The symptom management toolkit was used by only 40% of the participants during the last four weeks of the study. This could have been because the intervention was started within one week of initiating an OAA and lasted for only 12 weeks, leaving little time for severe symptoms to develop. Patients also may have experienced symptoms early on in their treatment and used the symptom management toolkit more during the first eight weeks of the study. Other reasons could be that participants did not report severe enough symptoms or simply did not use the toolkit when it was available to them. The toolkit was provided in paper format and was quite lengthy; future interventions may consider digitizing the toolkit so that patients can have information readily available whenever they travel or are away from home. In addition, digitizing the toolkit would allow for specific algorithms to be incorporated to guide patients to additional care, if warranted.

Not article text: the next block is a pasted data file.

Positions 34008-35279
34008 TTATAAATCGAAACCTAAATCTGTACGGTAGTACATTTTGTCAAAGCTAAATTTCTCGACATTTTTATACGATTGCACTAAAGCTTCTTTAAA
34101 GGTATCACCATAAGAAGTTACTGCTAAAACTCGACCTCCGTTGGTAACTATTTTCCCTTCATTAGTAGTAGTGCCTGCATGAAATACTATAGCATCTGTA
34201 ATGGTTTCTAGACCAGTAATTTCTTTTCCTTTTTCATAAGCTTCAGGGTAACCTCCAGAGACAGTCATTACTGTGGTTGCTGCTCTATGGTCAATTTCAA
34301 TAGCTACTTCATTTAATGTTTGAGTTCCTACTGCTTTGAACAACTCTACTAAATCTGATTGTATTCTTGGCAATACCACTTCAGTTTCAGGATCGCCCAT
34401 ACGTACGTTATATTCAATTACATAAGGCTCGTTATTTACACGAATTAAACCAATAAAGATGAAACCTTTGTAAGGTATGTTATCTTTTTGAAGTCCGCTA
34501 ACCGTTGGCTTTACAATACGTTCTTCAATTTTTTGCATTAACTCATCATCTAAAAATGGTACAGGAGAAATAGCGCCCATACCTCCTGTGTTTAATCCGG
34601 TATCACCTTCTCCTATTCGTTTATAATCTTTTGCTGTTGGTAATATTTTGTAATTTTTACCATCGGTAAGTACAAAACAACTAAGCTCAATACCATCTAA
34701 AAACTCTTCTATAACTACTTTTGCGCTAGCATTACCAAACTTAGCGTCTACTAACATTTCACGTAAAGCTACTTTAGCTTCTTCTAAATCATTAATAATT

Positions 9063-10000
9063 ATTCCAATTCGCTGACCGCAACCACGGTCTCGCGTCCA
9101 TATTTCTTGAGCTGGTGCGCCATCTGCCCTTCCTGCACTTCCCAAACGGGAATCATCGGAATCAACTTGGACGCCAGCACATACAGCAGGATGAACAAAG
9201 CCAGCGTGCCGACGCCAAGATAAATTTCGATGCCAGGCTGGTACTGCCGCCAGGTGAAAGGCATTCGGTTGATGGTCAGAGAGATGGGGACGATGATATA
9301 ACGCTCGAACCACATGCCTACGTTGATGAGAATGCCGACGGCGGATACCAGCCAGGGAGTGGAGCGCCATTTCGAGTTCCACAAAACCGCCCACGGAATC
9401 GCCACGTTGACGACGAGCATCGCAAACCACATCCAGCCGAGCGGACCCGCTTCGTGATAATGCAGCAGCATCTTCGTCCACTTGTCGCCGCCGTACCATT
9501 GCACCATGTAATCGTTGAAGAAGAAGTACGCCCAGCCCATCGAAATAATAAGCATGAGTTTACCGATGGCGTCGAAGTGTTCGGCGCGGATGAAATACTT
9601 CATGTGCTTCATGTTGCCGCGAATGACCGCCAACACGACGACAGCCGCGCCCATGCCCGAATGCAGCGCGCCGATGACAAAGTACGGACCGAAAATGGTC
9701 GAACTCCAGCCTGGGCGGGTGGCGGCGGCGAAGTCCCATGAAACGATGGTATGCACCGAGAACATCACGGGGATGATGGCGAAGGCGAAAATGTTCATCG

This study is important to ongoing advances in technology-based interventions. Patients with cancer have voiced the need for better communication with oncology healthcare providers (Meade, 2018; Puts et al., 2017). Although the IVR intervention in the current study did not include a feature for communication, future technologies may incorporate additional IVR capabilities or other technologies, such as mHealth, to allow for facilitated communication with oncology healthcare professionals.